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Home » Santa Clarita News » Sheriff’s Deputies Launch ‘Fact Vs. Myth’ Campaign About Law
Sheriff's Deputies Launch 'Fact Vs. Myth' Campaign About Law

Sheriff’s Deputies Launch ‘Fact Vs. Myth’ Campaign About Law

SHERIFF’S DEPARTMENT NEWS RELEASE
Deputies with the South Los Angeles Sheriff’s Station are heading up a new, social media-based outreach campaign called “Myth vs. Fact: The Law and You.”

The purpose of this program is to provide weekly legal and/or Sheriff’s Department policy information to the community through the use of social media.

The community will also be afforded the opportunity to email questions directly to the station for discussion or clarification.

This week’s topic: Can you refuse to sign a traffic ticket if you think you are not guilty?

At the risk of sounding flippant, a person can do whatever he or she wants.

However, refusal to sign a traffic ticket comes with some serious consequences. Consider the following;

Signing a traffic ticket does not mean you are admitting guilt. In fact, not only will the issuing officer explain this to you, this admonition is printed on the citation.

By signing the citation, you are simply agreeing to appear in court on the matter. Said another way, you are giving your written promise that you will take care of the ticket. So, what happens if you refuse to give your written promise to appear? Frankly, you will be arrested. California Vehicle Code 40302 states:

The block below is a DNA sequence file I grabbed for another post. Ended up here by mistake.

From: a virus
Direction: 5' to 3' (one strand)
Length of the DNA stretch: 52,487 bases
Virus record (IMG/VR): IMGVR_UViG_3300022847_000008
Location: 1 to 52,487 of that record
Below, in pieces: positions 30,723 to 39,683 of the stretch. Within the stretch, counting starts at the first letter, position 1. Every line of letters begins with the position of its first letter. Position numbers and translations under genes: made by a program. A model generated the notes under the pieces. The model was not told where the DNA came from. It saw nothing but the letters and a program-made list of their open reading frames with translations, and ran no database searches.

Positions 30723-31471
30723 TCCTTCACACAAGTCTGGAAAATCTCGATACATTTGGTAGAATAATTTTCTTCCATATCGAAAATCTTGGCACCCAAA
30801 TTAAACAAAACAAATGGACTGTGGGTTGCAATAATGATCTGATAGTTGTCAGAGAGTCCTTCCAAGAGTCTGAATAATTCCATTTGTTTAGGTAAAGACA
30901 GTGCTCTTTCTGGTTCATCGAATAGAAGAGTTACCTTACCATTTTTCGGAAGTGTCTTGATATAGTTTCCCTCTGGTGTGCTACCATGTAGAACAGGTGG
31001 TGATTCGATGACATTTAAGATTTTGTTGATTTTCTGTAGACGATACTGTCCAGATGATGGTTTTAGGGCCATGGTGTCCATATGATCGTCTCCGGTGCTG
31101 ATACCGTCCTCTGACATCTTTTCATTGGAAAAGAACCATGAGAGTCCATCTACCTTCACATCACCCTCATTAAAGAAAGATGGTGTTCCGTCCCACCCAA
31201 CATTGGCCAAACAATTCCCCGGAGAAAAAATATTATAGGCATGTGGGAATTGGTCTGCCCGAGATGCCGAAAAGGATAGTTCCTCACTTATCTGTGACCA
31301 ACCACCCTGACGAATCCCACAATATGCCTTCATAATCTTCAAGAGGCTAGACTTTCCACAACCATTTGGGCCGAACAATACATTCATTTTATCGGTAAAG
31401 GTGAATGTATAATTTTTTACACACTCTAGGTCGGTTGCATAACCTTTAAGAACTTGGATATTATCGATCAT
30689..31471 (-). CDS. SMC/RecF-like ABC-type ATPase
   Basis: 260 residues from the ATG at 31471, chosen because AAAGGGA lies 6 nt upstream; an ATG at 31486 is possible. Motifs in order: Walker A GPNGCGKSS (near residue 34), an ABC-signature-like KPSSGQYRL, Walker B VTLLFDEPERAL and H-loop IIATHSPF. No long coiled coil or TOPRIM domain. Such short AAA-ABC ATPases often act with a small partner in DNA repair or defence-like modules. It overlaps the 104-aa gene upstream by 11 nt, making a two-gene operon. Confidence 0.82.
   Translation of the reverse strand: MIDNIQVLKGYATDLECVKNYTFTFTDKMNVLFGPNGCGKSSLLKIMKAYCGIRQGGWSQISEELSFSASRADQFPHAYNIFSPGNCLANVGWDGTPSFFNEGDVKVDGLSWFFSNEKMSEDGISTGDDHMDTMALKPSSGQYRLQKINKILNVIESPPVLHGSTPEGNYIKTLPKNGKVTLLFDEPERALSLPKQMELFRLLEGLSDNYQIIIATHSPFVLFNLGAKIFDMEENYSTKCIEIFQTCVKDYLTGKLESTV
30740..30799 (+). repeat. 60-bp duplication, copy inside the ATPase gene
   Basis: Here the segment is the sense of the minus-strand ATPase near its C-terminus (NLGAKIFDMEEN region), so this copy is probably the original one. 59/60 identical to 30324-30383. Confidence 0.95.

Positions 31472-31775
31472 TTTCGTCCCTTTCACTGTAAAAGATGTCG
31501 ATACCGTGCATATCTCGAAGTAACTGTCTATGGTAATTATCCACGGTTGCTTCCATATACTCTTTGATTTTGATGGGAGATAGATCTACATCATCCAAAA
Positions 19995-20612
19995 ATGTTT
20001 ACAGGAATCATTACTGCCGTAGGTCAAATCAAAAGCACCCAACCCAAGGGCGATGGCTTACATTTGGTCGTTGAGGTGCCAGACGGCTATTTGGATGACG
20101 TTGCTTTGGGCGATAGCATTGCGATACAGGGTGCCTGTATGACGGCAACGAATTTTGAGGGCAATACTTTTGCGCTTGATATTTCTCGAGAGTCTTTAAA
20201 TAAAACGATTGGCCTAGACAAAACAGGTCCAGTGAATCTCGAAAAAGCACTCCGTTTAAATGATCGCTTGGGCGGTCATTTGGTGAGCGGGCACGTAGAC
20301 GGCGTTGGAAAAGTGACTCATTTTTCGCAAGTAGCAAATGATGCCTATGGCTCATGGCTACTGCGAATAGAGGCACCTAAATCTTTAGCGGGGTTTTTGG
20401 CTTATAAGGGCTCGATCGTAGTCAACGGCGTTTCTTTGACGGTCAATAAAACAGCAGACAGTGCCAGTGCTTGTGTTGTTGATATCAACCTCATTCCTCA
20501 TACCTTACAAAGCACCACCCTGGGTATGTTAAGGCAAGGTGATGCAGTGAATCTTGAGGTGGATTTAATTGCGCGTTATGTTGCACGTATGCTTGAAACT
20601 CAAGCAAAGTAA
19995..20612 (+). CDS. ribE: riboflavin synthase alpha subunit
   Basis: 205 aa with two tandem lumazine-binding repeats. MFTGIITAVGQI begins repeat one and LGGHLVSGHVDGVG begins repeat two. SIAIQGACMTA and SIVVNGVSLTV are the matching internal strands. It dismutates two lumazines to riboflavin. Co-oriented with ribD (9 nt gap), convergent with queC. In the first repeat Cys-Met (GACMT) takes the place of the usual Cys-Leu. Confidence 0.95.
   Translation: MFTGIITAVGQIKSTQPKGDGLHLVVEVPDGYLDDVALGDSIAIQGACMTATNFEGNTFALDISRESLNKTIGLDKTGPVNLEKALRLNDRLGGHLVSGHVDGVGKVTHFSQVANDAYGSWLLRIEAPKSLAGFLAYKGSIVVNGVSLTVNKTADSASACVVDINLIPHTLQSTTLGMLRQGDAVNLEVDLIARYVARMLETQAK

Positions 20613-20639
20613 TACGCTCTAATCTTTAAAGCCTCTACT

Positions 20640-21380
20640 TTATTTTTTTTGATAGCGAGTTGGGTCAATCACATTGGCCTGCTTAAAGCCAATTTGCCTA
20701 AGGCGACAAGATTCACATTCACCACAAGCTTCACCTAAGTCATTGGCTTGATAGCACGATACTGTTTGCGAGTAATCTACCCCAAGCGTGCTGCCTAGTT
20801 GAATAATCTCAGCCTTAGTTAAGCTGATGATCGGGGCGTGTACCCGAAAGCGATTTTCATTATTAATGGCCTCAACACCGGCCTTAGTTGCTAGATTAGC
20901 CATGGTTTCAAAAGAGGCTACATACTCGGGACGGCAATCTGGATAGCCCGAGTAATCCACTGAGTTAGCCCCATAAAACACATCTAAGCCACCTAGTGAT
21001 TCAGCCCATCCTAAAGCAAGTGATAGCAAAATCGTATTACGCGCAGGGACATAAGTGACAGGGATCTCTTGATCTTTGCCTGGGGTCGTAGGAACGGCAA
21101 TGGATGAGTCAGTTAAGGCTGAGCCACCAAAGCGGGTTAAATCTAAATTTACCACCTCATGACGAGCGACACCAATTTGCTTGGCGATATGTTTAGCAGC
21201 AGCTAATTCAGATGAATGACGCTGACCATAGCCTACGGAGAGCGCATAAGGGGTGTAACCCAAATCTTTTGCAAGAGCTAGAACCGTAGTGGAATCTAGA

40302. Whenever any person is arrested for any violation of this code, not declared to be a felony, the arrested person shall be taken without unnecessary delay before a magistrate within the county in which the offense charged is alleged to have been committed and who has jurisdiction of the offense and is nearest or most accessible with reference to the place where the arrest is made in any of the following cases:

(a) When the person arrested fails to present his driver’s license or other satisfactory evidence of his identity for examination.
(b) When the person arrested refuses to give his written promise to appear in court.
(c) When the person arrested demands an immediate appearance before a magistrate.
(d) When the person arrested is charged with violating Section 23152.

With this information in mind, remember that although you may feel strongly about your innocence, refusal to sign a citation is not the wise course of action.

Click on Nixle reports, to sign up for info from your local station.


Do you have a news tip? Call us at (661) 298-1220, Or drop us a line at community@hometownstation.com


Sheriff’s Deputies Launch ‘Fact Vs. Myth’ Campaign About Law

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About Perry Smith

Perry Smith is a print and broadcast journalist who has won several awards for his focused, hyperlocal community coverage in several different regions of the country. In addition to five years of experience covering the Santa Clarita Valley, Smith, a San Fernando Valley native, has worked in newspapers and news websites in Los Angeles, the Northwest, the Central Valley and the South, before coming to KHTS in 2012. To contact Smith, email him at Perry@hometownstation.com.